This year’s first major feature update to Windows 10 (Version 1903) is expected to arrive in April. Microsoft allows some customers to delay major updates for up to one year. Are you among those chosen ones? Should you postpone major updates or let them happen on schedule? Read on to learn the answers to these and other burning questions about how to defer the Windows 10 Spring update…
Should You Postpone Windows 10 Updates?
First, if you activated Windows 10 less than 30 days before any major update is due to happen, you get a pass; the update will not come to such “young” Windows installations. Presumably, that’s because infant Windows 10 installations are born current.
Second, if you have not been updated to the last major update, then the next one will not be delivered to you, and you will not be able to install it manually. The 2018 Fall Update is Version 1809 (Each Version number consists of the year [‘18] and month [09 – September] of the update’s scheduled release). It is important to have Version 1809, else Version 1903 will not install. (You may see references elsewhere to the “April 2019 Update” or “Version 19H1” — both are alternate or code names for Version 1903.)
You can check to see if Version 1809 is installed by typing “winver” in the “Search Windows” box and pressing Enter. You should see “Version 1809” on the second line of small type, under “Microsoft Windows.”
If you need to install Version 1809, use the Media Creation Tool to do an automated re-install of Windows 10; it’s the easiest and most foolproof method. You can find instructions on Microsoft’s Download Windows 10 page.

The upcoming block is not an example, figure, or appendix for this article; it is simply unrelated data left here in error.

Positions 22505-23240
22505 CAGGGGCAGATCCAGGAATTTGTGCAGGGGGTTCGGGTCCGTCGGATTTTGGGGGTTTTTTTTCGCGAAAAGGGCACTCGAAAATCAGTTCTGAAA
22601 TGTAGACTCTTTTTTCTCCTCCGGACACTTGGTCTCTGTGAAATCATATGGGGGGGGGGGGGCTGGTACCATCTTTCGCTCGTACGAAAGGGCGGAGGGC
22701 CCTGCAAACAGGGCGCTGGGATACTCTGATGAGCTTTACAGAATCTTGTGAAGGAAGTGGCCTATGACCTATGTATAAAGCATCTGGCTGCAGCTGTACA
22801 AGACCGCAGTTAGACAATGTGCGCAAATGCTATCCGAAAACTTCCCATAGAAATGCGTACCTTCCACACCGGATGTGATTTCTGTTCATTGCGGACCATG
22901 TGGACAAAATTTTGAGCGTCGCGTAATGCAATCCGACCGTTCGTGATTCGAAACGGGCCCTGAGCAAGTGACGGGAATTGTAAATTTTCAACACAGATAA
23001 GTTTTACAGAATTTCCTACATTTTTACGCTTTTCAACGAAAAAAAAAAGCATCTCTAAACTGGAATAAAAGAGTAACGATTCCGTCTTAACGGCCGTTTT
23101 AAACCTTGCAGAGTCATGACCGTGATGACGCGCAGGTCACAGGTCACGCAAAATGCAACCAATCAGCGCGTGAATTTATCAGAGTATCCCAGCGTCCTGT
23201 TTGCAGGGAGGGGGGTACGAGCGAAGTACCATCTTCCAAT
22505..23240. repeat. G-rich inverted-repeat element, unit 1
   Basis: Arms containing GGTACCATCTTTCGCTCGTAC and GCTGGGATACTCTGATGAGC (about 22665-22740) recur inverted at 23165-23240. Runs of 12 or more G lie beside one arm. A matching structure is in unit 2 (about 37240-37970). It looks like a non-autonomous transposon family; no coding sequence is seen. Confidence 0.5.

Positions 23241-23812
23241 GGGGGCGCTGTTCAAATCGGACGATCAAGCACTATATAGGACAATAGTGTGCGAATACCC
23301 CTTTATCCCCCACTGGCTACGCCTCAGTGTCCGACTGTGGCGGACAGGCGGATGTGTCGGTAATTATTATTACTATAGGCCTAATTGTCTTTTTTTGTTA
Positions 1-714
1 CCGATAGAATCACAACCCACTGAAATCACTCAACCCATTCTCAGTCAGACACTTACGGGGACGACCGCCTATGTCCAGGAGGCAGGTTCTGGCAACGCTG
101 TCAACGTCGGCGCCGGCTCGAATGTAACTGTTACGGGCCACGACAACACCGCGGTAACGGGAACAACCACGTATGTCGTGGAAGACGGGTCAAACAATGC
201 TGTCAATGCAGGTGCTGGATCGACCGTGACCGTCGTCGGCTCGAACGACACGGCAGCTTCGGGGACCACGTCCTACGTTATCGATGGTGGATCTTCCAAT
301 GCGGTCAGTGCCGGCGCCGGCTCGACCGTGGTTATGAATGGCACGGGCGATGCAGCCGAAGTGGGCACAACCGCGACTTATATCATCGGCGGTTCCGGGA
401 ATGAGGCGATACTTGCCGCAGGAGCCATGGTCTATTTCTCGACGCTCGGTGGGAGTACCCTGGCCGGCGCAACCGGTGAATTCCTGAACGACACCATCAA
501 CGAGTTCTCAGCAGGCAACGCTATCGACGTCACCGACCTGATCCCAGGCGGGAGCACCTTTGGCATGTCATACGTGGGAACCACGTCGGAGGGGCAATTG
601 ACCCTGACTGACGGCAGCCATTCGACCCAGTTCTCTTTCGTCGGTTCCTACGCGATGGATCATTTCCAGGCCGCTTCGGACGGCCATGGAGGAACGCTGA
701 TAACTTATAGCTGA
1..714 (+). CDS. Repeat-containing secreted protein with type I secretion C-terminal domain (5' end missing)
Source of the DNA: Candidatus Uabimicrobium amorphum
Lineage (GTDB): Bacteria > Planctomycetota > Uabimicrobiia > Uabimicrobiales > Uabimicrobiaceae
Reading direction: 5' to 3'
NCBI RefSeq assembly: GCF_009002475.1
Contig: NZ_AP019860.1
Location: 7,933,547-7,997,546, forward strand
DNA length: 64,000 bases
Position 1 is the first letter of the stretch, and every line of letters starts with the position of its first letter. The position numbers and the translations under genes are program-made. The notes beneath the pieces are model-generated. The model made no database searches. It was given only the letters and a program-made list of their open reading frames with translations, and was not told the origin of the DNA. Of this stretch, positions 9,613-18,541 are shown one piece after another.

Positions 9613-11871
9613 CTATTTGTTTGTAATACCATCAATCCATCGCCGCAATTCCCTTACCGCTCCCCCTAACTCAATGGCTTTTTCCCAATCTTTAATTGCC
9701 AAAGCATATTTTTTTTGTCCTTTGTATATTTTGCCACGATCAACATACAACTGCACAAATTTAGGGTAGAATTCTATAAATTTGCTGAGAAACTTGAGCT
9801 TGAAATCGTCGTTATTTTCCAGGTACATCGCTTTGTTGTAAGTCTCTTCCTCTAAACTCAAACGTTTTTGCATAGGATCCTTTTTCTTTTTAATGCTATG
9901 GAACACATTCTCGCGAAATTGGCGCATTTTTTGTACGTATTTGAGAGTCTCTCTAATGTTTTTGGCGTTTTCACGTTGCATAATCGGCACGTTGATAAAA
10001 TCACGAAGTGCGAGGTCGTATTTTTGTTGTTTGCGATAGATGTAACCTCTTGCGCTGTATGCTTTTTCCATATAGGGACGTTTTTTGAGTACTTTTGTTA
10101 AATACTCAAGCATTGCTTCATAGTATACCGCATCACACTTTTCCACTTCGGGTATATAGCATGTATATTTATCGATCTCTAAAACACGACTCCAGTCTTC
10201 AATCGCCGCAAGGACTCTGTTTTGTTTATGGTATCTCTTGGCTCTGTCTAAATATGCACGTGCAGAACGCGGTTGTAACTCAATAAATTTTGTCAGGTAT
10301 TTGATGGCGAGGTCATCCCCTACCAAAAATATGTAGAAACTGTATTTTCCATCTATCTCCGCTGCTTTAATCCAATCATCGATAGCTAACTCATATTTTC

If you have the Home Edition of Windows 10, you cannot postpone major updates. Only users of Windows 10 Pro, Enterprise, and Education Editions are allowed to delay major updates, presumably because their IT departments carry more weight with Microsoft than your family does. However, some Home users might be able to upgrade to Pro for free. See the ZDNet article How to upgrade from Windows 10 Home to Pro for free for details.
According to some beta testers of Version 1903, though, there is some relief for Home users who wish to defer updates. On the Windows Update settings page, there is a new option which allows Windows 10 Home Edition users to “Pause updates” for up to 35 days. This won’t help if you’re a Home user wanting to delay the 1903 update, but it will help when the next update rolls around in the Fall.
Should you defer major updates if your Edition of Windows 10 permits it? It depends on how well Version 1809 is serving you right now. If you remember, Version 1809 rollout was kind of a nightmare. Some users lost files from their Documents and Pictures folders. Others were having audio problems, or experiencing the Blue Screen of Death. There were also some glitches in the Version 1803 (Spring 2018) update process. Those problems were eventually fixed, but Microsoft was rightly criticized for a lack of quality control. The company says they’ve taken steps to make sure that future updates are fully tested and will roll out smoothly.